|Steel String Guitar|
|Features of the guitar:|
Click on the image for more pictures
Apologies for the "performance", I am not a guitar player, but listen to me doodling on a Red Spruce/Tasmanian Oak guitar. I love this guitar, but my limited abilities does not do it justice. I am using only a small part of it's huge dynamic range, but at least it does give some idea of the sound.
Also listen to a Carpathian Spruce/Rosewood guitar. A different sound that I really like. This was recorded when the guitar was only 2 weeks old.
If you are lucky I may have a guitar for sale available immediately.
The guitars very responsive and have a warm, clear, clean and sweet sound, similar to my mandolins (or so I have been told). My ears (and other musicians) tell me that they are amongst some the best of the hand made small bodied guitars.
Finish: I prefer a varnish finish both for sound and beauty, but it is a delicate finish that dents easily, and does not have a high gloss. It is also a lot more work, particularly on a guitar. I use nitrocellulose lacquer on the guitar body because it is much harder and tougher than varnish and is easy to get a smooth flat shiny finish that most guitar players expect. The neck has a varnish finish simply because varnish feels so much better under the hands. A full varnish finish is available as a special request.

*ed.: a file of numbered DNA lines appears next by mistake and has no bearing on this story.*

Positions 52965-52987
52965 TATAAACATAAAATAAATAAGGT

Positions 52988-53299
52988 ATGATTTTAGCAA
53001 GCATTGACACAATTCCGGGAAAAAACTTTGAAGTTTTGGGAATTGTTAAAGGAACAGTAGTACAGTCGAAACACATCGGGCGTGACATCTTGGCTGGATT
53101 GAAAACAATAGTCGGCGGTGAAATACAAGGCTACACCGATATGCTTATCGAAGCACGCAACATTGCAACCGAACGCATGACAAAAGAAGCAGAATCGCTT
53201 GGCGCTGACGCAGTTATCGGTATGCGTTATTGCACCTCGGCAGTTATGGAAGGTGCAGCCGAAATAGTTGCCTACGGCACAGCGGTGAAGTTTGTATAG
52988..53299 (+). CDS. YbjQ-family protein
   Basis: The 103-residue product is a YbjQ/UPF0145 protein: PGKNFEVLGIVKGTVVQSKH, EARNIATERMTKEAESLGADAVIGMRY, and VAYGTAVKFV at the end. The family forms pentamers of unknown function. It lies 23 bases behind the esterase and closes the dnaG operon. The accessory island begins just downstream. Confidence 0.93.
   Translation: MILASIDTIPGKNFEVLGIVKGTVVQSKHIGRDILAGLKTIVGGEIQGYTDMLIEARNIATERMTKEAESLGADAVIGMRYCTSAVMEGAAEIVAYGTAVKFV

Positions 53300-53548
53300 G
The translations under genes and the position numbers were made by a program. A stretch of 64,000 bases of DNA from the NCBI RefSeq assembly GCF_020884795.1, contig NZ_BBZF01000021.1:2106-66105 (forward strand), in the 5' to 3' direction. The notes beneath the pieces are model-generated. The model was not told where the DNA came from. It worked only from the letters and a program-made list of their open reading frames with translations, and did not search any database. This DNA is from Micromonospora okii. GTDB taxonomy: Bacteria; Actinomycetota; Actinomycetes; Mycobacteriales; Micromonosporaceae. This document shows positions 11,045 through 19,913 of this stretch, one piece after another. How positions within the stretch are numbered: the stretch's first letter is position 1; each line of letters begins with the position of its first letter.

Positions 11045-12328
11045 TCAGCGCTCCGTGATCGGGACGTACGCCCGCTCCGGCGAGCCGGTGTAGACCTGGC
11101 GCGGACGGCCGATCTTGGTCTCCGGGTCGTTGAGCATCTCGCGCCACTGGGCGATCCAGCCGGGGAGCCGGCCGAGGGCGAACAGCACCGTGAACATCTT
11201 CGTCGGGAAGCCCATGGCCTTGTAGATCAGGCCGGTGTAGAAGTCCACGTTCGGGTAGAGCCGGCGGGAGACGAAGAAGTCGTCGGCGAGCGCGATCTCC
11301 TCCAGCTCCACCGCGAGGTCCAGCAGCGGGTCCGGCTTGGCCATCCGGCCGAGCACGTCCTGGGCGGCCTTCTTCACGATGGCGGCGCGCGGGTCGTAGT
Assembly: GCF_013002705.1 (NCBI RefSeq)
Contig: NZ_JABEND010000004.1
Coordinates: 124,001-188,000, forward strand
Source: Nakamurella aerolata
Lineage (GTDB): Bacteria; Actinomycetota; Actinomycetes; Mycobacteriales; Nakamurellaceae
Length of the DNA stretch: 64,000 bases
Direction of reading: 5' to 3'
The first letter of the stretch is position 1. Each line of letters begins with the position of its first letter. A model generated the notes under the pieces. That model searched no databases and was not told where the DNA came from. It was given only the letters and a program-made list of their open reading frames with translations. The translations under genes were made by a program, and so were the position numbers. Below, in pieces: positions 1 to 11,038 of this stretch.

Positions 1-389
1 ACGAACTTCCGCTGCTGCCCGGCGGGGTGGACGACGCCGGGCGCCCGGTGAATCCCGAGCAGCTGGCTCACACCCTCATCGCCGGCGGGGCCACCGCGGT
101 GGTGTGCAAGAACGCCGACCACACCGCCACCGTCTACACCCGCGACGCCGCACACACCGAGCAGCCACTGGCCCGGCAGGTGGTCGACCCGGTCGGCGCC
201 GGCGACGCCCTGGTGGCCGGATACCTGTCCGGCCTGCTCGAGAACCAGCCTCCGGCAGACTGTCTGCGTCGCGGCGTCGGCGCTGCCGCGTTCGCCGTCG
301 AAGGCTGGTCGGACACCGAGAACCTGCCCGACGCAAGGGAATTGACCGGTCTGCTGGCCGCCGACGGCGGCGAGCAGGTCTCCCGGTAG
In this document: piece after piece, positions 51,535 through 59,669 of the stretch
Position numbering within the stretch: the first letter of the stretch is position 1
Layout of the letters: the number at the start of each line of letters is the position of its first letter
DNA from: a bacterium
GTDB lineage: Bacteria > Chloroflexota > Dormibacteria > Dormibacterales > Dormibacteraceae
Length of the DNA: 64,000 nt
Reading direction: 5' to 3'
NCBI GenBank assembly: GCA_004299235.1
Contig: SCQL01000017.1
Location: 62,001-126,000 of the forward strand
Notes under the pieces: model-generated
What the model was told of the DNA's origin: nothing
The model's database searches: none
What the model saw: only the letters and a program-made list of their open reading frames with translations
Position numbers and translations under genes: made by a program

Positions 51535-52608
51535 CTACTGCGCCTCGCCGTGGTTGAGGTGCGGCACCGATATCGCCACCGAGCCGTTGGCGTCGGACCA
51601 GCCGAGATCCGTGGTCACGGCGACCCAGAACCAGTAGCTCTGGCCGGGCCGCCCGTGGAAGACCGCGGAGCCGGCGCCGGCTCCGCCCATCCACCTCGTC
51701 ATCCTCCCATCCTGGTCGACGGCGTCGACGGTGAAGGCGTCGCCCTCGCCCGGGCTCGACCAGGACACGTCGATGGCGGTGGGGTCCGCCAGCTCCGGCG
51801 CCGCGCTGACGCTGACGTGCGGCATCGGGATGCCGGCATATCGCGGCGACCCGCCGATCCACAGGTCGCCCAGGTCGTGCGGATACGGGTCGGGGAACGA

Wood choice: The possibilities are endless, and is several lifetimes work, but I am trying to narrow the choices to woods I know work well in my instruments. For flat picking I recommend Red Spruce. Carpathian or Red Spruce for finger pickers. Red Spruce has more headroom than Carpathian, so will respond to the pick more, but it does take significantly more time to mature. There is not a lot of difference in sound. Carpathian has a slightly warmer and "finer" sound. For the back, Tasmanian Oak is similar to Mahogany i.e. warmer tone, but it also has excellent clarity. So summarising - Red Spruce, think big headroom, long time to mature. Carpathian Spruce - very fine sound, quick to mature, smaller head room. Tasmanaian Oak - think warm, sweet tone, more fundamental. Indian Rosewood, richness of tone, lots of overtones